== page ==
I say that I dabble in photography because I'm not confident enough in my abilities to declare myself a photographer. So the fact that I get 'Professional Photographer' magazine makes me feel all heady each month when I find it in the mail.
I pour over every beautiful image. Portraits are most intriguing to me.Remembering my own senior portraits and the relief in knowing that the photographer (then working with film, not digital images) would touch up any pimples that cropped up for picture day.
Now, I thumb through the award-winning senior portraits and see that technology is even kinder to graduates today. Their skin is airbrushed within an inch of a porcelain surface. Not a blemish in sight... nay not even pores in their skin!They (and babies... and family portraits) are treated with the same technology and the same critical eye as the models in our magazines. It's not just my photographer's magazine doing this, but almost every wedding photographer and portrait photographer in business. Some photographers limit the degree of their touch-ups. They offer different pricing scales ranging from simple touch ups to pure perfection.
It's a bit disturbing.
Last year when I took some newborn portraits for my friend, I wanted to touch up his flaky just-entered-the-dry-world-from-a-warm-wet-womb skin. She wanted some of his baby acne eliminated. It was easy to get carried away. Suddenly I realized, maybe that red mark isn't a blemish but a feature of his skin. Will this mommy look at his pictures in two years and think, "Gee he didn't have that mark when he was born. Where did that come from?"
So I gave her both the original and the touched-up images for posterity.
Where did this demand for perfection come from?
Last year when the media was all aflutter with Farrah Fawcett's death that famous poster of her was everywhere - like it was in the 70s. Her bright, cheerful fresh face, flecked with freckles and a flush in her cheeks suggesting she had spent the day in the sun.
As I watched one program, memorializing her life and career, publicity photos from the height of her career flashed on the screen. A big beautiful smile - drawing lines around her eyes. A sun-kissed face dotted with those sunny freckles, and ~gasp~ visible pores and shiny skin indicating this was a real live, breathing human being! A natural beauty. I thought...
"Those pictures would never be published today."
Today all we see is manufactured perfection. Then we wonder why we feel inadequate.
So I was pleasantly surprised last night when, in a phone conversation with McTwitchy - we landed on this topic - and he asserted that the pressure women get from the media today is absurd. The push to be uber-thin and flawless. That even fit and youthful teen stars have their waists whittled away in Photoshop for magazine covers.
It's a relief to know that he feels this way even though I've never really felt the pressure to be thin, because I have always been thin. Instead, I feel some pressure to be curvy (which is never going to happen. Works both ways ladies!!!). It tells me that he's a man with reasonable expectations.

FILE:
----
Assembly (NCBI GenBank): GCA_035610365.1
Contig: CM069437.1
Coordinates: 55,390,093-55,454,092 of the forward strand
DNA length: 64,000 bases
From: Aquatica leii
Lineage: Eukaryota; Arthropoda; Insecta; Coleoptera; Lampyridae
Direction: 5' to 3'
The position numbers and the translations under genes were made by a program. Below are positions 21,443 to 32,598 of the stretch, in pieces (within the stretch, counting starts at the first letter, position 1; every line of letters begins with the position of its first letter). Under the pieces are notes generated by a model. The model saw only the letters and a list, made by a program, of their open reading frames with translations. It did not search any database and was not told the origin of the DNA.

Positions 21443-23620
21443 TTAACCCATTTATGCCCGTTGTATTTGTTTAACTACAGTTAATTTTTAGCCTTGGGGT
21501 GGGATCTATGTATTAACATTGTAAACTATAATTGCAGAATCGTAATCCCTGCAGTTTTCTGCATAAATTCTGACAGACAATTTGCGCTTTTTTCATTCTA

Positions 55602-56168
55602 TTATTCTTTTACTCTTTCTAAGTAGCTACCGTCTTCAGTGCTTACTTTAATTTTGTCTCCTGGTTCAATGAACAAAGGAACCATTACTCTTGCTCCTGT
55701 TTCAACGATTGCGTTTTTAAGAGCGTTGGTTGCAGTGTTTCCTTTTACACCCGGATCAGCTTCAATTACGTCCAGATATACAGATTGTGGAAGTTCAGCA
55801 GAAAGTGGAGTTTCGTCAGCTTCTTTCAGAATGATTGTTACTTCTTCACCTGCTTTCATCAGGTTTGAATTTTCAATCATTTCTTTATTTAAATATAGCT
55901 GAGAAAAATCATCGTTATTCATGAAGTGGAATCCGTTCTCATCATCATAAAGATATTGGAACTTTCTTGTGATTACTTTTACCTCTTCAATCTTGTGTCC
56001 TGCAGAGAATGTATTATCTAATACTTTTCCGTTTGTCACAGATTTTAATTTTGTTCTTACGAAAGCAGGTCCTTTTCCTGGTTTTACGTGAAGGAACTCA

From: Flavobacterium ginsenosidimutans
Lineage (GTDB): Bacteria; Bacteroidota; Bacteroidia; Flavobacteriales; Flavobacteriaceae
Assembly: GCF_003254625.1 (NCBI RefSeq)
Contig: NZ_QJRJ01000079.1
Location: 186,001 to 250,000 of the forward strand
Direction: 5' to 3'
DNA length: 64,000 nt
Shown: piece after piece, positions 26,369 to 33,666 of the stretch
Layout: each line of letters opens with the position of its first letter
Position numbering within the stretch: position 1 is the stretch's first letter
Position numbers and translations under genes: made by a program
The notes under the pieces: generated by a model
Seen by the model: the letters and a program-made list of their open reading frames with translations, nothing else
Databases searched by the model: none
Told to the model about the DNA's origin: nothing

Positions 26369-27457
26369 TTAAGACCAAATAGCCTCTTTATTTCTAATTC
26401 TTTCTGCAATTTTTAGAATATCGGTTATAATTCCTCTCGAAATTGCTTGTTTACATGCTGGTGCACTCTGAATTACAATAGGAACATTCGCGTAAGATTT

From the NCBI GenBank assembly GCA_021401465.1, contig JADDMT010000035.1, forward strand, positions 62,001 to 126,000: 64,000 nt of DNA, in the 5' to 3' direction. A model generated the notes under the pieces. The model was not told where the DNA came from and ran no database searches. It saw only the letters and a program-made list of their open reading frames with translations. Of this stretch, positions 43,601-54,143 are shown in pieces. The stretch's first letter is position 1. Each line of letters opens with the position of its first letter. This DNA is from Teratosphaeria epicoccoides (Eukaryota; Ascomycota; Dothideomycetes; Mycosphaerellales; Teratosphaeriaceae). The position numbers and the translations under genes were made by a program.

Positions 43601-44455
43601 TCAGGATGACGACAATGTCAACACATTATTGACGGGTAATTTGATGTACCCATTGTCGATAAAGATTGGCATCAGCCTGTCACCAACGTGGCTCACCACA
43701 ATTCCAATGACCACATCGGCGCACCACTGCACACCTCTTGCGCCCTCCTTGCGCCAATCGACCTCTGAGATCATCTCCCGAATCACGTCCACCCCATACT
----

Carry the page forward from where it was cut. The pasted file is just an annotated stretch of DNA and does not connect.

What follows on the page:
Then, somehow this conversation turned to our first meeting - which he remembers and I don't. Our mutual friend introduced us at church three years ago. I think she told him that she wanted to make an introduction. I was with Mr. Burns at the time (which she was unaware of) so the introduction didn't stand out to me as it did for him.
But I am flattered that McTwitchy remembers details like just how long/short my hair was. It suggests that he found me memorable, and maybe even liked what he saw.
As we talked about the natural curves and fluff of real American women, he asked me if I didn't weigh a few more pounds when he met me that time in church. (shock!)
He tempered the statement by saying that I didn't look heavy, but I am clearly thinner now.
He's right. But I was stunned that he would even mention it.
However, I've worked in media my whole life so critical statements sort of roll right off of me. And when I say 'critical' I'm referring to the dictionary definition - not necessarily criticism.
I admitted that I carried eight extra pounds back then - and that with my small frame, eight pounds on me resembles 10-15 extra pounds on the average sized woman. I also assured him that I am at my regular weight now - which doesn't seem to matter to him.
Uncomfortable as it may be, I'm chalking this up to him being A) observant B) realistic C) appreciative of what is before him and D) honest.
Moreover - it's refreshing to know that he doesn't subscribe to the media-generated beauty ideal. And that, ultimately... he sees my beauty.... inner - outer - all over.
It's not just him. Most men really do see past our societal influenced beauty standards.
Isn't that good to know?
Photo Credits 1) Professional Photography Magazine 2) myself and of Farrah Fawcett - general Google search.